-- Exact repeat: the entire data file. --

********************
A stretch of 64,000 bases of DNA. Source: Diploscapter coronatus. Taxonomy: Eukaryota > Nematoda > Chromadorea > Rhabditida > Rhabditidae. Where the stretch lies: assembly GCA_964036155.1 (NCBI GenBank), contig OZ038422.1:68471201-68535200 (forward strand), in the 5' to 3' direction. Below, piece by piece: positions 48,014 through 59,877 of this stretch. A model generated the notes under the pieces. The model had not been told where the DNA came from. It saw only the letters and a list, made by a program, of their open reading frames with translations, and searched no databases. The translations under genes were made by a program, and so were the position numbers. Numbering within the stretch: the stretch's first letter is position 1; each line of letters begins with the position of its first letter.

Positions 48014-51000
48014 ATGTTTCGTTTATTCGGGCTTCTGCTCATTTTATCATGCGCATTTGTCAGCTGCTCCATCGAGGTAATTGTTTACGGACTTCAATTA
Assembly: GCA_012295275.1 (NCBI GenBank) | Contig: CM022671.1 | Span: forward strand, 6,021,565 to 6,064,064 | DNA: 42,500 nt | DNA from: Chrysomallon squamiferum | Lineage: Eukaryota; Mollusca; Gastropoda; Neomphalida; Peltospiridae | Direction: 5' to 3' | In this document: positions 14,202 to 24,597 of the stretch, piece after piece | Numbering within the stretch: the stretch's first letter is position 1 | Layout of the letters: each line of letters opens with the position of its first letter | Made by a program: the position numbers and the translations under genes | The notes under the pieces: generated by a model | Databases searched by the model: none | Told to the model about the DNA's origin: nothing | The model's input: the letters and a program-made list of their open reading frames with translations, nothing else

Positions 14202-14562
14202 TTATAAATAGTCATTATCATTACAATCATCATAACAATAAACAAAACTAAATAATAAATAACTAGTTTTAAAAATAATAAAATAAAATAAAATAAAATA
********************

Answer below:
A stretch of 64,000 bases of DNA. Source: Diploscapter coronatus. Taxonomy: Eukaryota > Nematoda > Chromadorea > Rhabditida > Rhabditidae. Where the stretch lies: assembly GCA_964036155.1 (NCBI GenBank), contig OZ038422.1:68471201-68535200 (forward strand), in the 5' to 3' direction. Below, piece by piece: positions 48,014 through 59,877 of this stretch. A model generated the notes under the pieces. The model had not been told where the DNA came from. It saw only the letters and a list, made by a program, of their open reading frames with translations, and searched no databases. The translations under genes were made by a program, and so were the position numbers. Numbering within the stretch: the stretch's first letter is position 1; each line of letters begins with the position of its first letter.

Positions 48014-51000
48014 ATGTTTCGTTTATTCGGGCTTCTGCTCATTTTATCATGCGCATTTGTCAGCTGCTCCATCGAGGTAATTGTTTACGGACTTCAATTA
Assembly: GCA_012295275.1 (NCBI GenBank) | Contig: CM022671.1 | Span: forward strand, 6,021,565 to 6,064,064 | DNA: 42,500 nt | DNA from: Chrysomallon squamiferum | Lineage: Eukaryota; Mollusca; Gastropoda; Neomphalida; Peltospiridae | Direction: 5' to 3' | In this document: positions 14,202 to 24,597 of the stretch, piece after piece | Numbering within the stretch: the stretch's first letter is position 1 | Layout of the letters: each line of letters opens with the position of its first letter | Made by a program: the position numbers and the translations under genes | The notes under the pieces: generated by a model | Databases searched by the model: none | Told to the model about the DNA's origin: nothing | The model's input: the letters and a program-made list of their open reading frames with translations, nothing else

Positions 14202-14562
14202 TTATAAATAGTCATTATCATTACAATCATCATAACAATAAACAAAACTAAATAATAAATAACTAGTTTTAAAAATAATAAAATAAAATAAAATAAAATA